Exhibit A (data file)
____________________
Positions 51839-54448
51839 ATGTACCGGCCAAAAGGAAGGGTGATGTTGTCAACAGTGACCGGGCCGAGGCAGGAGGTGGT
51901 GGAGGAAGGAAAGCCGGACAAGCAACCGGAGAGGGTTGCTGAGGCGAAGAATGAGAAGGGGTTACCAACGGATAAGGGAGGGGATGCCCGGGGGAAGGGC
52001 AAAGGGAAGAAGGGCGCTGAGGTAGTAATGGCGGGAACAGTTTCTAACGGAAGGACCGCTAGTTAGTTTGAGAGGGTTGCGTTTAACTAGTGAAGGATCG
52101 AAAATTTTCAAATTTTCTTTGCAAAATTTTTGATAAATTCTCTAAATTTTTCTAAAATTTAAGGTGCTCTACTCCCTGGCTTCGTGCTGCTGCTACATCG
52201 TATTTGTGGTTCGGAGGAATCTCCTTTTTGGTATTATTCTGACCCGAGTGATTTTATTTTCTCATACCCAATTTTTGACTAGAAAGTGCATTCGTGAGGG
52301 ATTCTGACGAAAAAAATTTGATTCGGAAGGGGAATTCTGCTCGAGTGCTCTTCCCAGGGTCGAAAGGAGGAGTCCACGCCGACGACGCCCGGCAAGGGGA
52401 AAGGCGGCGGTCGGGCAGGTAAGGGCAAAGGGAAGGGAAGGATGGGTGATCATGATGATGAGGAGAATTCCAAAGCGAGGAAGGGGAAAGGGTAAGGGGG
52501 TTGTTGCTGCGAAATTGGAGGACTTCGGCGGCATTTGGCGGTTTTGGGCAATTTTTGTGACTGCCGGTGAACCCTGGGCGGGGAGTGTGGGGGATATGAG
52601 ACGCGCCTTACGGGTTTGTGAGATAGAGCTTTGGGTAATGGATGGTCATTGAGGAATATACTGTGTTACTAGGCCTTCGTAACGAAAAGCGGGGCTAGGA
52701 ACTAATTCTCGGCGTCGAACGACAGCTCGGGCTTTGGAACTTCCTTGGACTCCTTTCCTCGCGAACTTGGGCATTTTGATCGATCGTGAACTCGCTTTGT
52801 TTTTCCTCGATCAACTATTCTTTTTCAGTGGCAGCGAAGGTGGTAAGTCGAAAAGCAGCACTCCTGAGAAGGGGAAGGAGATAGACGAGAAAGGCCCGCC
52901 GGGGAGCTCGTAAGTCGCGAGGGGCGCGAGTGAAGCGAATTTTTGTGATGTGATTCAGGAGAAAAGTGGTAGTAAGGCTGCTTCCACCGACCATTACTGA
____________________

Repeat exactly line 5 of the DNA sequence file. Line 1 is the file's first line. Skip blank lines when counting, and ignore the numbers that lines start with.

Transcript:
52101 AAAATTTTCAAATTTTCTTTGCAAAATTTTTGATAAATTCTCTAAATTTTTCTAAAATTTAAGGTGCTCTACTCCCTGGCTTCGTGCTGCTGCTACATCG